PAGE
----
Ramadan Growing Closer To God
The holy month of Ramadan is well underway, all set to climax with a day of unbridled festivity and celebration this Id. Visit any area heavily populated with devout Muslims and you will notice each day bears a quiet solitude with sudden bursts of frenzied activity in the evening. These bursts correspond with evening prayers and the breaking of the fast.
Muslims are allowed food only before sunrise and after sunset. This is an obligatory custom to be practiced by every mature Muslim man and woman, barring a few who conform to the exceptions laid down by the religion. The day must be spent without food and water, without much conversation and with minimal desires. This is also the most favorable time to be immersed in the reading of the Quran.
There are many, both Muslims and those of other faiths, who do not fully understand the importance of this epic journey. While some go through the actions as a force of habit, others do it simply because it is what the religion expects. Many will tell you that this is the way to God. However, fasting is not the main goal of this auspicious occasion.
Every religion has special festivals, some of which last many days. While every believer is meant to think of God as often as one can, not everyone does. Religious occasions mark a time when followers should consciously think of God and carve out special time for prayer. During the month of Ramadan, followers are expected to spend the day reading about and thinking of the tenets of Islam.
The concept of abstinence or fasting is a wonderful way to control the mind and our body’s senses. While simpler fasts require a great deal of effort, the fast during Ramadan involves tremendous control and steadfast faith. Some who fast might spend the day thinking about meals and foods they are missing as well as about foods they will prepare and feast on once the period of fasting is over. However, the true purpose of undertaking a fast is to help you thank God for all the gifts of food and good health that have been given, perhaps things we would normally take for granted. This is also the time to spare a thought for those less fortunate and to feel the pain and deprivation they go experience on a daily basis.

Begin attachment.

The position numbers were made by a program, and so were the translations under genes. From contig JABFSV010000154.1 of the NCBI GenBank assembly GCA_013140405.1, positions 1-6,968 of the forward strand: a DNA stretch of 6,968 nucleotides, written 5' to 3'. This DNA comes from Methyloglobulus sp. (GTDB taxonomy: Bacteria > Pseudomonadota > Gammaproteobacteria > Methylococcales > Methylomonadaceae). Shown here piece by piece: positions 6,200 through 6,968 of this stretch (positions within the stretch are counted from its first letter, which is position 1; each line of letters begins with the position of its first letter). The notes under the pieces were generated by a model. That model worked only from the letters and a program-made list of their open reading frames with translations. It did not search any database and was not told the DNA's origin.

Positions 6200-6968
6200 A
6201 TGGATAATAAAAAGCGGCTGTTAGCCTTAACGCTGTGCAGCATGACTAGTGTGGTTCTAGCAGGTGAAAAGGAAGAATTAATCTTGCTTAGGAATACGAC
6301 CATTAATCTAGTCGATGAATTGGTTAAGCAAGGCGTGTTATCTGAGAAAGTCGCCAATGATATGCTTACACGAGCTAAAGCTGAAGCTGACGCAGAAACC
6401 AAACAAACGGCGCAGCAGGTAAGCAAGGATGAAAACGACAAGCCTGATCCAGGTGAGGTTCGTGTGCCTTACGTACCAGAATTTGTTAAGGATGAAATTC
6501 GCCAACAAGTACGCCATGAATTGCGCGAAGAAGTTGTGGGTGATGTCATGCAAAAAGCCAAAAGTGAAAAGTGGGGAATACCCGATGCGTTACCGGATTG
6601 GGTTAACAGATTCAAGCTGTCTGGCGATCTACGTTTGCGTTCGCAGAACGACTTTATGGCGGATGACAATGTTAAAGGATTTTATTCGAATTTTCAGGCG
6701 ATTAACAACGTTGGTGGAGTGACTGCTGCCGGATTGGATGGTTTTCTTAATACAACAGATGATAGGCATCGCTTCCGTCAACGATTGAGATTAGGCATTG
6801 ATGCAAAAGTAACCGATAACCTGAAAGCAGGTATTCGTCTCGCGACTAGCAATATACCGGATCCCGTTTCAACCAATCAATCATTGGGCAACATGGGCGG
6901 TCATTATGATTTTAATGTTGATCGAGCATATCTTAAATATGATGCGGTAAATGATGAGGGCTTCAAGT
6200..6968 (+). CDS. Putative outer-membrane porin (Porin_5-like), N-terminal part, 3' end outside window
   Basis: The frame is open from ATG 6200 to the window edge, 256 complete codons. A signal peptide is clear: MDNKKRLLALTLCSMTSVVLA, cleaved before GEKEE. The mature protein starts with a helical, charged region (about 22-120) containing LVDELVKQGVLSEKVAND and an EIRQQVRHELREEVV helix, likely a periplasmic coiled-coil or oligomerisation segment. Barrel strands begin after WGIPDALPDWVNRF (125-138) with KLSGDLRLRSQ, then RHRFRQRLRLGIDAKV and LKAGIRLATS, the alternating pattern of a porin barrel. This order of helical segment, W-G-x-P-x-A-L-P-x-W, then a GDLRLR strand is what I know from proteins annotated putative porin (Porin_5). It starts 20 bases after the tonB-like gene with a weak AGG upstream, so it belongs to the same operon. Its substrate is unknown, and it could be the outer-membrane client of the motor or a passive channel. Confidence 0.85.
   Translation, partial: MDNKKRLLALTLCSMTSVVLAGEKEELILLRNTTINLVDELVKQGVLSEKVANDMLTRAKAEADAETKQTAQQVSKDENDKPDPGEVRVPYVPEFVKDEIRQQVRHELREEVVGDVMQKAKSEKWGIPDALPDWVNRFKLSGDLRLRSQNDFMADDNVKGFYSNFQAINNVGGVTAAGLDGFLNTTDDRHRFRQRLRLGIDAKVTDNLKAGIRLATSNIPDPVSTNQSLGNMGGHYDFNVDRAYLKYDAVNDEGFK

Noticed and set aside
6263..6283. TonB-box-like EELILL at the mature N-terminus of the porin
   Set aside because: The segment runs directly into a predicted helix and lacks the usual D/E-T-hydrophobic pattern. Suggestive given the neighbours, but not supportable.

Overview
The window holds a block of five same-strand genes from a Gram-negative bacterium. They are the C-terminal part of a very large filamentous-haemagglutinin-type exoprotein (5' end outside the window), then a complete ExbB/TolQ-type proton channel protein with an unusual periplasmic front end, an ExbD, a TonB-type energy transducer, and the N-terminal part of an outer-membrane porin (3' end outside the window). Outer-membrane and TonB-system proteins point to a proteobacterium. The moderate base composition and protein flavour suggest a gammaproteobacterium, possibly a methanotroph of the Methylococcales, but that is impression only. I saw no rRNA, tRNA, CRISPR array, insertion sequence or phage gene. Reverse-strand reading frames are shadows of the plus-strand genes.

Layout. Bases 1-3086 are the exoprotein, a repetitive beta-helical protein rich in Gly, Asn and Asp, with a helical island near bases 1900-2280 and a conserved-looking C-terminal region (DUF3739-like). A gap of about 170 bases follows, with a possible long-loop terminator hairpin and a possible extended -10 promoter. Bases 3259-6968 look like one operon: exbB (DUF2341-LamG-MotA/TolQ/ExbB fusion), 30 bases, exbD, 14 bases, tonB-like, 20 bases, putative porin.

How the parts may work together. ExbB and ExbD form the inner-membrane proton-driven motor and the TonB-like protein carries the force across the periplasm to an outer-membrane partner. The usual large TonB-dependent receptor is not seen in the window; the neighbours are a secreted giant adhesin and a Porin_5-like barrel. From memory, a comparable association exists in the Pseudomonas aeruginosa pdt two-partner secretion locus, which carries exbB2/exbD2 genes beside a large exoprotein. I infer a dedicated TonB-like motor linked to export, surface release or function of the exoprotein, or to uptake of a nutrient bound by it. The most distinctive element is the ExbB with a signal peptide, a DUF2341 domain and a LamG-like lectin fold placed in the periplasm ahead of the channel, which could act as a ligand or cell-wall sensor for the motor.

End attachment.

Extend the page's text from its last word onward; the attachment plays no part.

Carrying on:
The month of Ramadan is a great leveler. People, regardless of status or stature, are all equals. Everyone goes through the day without food, and breaks the fast with a modest helping of fruit, dates or other dry fruit. The day is spent wearing simple clothes, and shying away from all forms of pleasure and luxury. This is not just a way to feel the plight of those without comfort, but also a time when you are cognizant of all that you possess. A general feeling of charity and sharing is aroused and greatly encouraged.
The month of Ramadan fosters a great sense of communal spirit. People congregate to offer prayer, distribute alms, and break the customary fast together. A joyous sense of brotherhood and common sprit is achieved during this time when trivial differences are forgotten in lieu of the big picture.
When this awareness and awakening of the self is achieved, it is inevitable that every devotee will feel greater proximity with the divine. This is the very purpose of the month of Ramadan. When understood correctly, the metamorphosis this one month brings about is certain to last a lifetime. The festival of Id-ul-Fitr then truly ushers in not just the new moon, but also a new turn in your life.